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Spontini, Gaspare (Luigi Pacifico)

Spontini, Gaspare (Luigi Pacifico) (b Majolati, Ancona, 1774; d Majolati, 1851). It. composer. Some church mus. earned him opera commission for Rome, 1796. 5 other operas followed. Went to Paris 1803, meeting with barely moderate success until the triumph of La Vestale in 1807. Became composer to Empress Joséphine 1805, and won favour with Napoléon. Became cond. of It. Opera in Paris 1810, improving standards and giving f. Paris p. of Mozart's Don Giovanni in its orig. form. Dismissed 1812, but reinstated 1814. Cond., Berlin Court Opera 1820. There, too, his tenure was stormy and controversial, partly because his quick temper and pompous manner made him hard to work with, and partly because he continued to promote his own Italianate works in the face of the new enthusiasm for Ger. romantic opera engendered by the success of Weber's Der Freischütz. When his royal patron died in 1840, Spontini was dismissed in 1841 and sentenced to 9 months imprisonment for lèse majesté, but the new king lifted the sentence. Thereafter he lived chiefly in Paris until returning to his native village, to whose poor he left all his property. Operas incl.: Li puntigli delle donne (1796), L'eroismo ridicolo (1798), Il finto pittore (1800), La fuga in maschera (1800), La finta filosofa (1799), Milton (1804), La Vestale (1807), Fernand Cortez (1809), Olympie (1819), Nurmahal (1822), Alcidor (1825), Agnes von Hohenstaufen (1829). Fest. pageant: Lalla Rookh (1821). Most of Spontini's operas were rev. several times. Some have been perf. in It. since 1945 and La Vestale was also revived at Wexford, 1979.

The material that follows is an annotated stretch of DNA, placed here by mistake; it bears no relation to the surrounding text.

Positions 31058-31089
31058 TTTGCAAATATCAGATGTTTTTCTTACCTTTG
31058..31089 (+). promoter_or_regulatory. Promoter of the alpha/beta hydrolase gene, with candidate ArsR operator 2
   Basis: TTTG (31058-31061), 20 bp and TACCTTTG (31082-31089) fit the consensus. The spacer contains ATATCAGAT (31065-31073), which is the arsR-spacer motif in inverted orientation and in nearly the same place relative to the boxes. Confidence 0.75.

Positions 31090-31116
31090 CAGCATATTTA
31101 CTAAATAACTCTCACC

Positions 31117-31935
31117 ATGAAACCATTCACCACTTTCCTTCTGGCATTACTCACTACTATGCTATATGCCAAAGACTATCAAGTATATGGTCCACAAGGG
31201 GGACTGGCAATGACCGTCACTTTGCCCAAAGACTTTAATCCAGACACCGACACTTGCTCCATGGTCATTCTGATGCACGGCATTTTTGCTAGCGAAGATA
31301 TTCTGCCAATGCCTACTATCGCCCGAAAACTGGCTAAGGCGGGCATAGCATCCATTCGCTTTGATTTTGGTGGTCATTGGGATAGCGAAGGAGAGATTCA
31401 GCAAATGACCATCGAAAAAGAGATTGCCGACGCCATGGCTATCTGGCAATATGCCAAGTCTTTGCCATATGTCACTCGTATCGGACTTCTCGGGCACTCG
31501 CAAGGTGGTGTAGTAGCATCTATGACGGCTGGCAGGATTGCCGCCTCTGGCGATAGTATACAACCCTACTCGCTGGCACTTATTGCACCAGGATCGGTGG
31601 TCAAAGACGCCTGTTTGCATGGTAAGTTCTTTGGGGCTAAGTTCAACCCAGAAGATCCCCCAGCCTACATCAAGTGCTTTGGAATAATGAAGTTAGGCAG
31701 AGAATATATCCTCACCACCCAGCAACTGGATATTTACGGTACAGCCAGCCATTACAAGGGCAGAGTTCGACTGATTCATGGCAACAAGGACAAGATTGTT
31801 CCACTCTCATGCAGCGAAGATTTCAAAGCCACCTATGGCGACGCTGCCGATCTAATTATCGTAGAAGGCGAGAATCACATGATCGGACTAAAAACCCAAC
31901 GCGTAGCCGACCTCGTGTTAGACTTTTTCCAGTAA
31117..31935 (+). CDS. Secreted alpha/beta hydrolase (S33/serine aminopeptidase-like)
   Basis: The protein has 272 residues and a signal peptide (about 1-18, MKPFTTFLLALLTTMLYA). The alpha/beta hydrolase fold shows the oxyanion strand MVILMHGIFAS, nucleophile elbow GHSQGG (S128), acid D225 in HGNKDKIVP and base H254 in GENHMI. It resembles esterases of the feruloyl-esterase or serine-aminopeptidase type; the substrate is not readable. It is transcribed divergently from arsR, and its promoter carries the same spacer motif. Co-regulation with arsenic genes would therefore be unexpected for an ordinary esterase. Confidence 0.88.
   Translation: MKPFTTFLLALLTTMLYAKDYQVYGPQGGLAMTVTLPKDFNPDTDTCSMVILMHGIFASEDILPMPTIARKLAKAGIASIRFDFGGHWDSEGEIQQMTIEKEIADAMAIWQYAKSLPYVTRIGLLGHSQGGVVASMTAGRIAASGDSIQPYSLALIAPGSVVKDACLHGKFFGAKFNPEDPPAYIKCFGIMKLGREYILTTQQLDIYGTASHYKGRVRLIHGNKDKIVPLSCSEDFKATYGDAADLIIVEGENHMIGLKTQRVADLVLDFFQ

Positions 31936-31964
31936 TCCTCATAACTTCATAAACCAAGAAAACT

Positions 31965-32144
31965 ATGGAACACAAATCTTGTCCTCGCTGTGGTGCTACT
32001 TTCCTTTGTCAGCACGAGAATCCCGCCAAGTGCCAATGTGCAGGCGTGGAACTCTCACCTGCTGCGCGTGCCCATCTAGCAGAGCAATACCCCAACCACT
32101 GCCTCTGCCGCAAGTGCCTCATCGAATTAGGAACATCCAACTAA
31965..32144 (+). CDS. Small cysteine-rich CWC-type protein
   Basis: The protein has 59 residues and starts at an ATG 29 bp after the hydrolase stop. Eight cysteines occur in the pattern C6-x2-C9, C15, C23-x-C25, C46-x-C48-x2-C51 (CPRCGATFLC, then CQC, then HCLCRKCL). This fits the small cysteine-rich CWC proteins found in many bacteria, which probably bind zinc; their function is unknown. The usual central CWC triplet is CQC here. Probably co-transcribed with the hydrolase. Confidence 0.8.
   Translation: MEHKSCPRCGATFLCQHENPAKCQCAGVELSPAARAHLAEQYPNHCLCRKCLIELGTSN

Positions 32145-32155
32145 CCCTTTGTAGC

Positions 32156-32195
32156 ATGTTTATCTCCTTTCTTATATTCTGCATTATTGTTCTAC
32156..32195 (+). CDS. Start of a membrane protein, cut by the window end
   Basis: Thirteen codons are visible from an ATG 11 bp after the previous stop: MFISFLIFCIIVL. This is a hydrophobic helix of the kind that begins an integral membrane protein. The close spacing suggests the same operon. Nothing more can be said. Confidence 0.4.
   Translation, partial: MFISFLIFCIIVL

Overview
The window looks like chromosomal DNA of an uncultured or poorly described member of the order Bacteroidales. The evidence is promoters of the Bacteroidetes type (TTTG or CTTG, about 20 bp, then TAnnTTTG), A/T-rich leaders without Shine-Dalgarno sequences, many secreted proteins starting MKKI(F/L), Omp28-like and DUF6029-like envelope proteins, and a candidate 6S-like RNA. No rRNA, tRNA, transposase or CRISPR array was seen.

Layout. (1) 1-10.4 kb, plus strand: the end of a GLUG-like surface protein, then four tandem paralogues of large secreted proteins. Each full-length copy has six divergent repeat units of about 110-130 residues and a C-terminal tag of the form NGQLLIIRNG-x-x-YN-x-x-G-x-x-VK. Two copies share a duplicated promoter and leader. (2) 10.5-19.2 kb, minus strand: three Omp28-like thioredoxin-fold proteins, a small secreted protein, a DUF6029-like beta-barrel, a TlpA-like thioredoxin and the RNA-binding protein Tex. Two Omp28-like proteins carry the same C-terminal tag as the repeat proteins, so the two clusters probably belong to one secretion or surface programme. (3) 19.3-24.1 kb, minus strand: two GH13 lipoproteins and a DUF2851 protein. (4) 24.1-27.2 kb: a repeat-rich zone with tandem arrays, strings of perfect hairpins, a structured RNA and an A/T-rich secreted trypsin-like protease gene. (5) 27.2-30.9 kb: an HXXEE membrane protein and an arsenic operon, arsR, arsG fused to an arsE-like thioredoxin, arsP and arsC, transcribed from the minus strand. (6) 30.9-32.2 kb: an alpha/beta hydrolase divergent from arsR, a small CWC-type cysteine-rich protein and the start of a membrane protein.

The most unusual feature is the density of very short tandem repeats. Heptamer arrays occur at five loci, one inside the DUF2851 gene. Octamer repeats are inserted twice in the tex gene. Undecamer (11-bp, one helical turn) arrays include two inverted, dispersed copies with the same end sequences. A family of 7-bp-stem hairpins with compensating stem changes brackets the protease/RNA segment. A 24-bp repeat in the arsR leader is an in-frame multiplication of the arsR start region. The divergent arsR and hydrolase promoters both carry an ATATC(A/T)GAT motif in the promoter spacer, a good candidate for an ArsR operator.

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Spontini, Gaspare

Gaspare Spontini (gäs´pärā spōntē´nē), 1774–1851, Italian opera composer. Spontini studied music in Naples. He went to Paris in 1803, won a prize from Napoleon for La Vestale (1807), and became court composer under Louis XVIII. In 1819 he was a leading musician at the court of Frederick William III of Prussia. Besides La Vestale, on which he worked for three years, Spontini had great successes with Fernand Cortez (1809), Olympie (1819, revised several times), and Nurmahal (1822). The pageantry and rich orchestration of his operas were greatly admired. In 1810, Spontini staged the first Paris performance of Don Giovanni in its original form.

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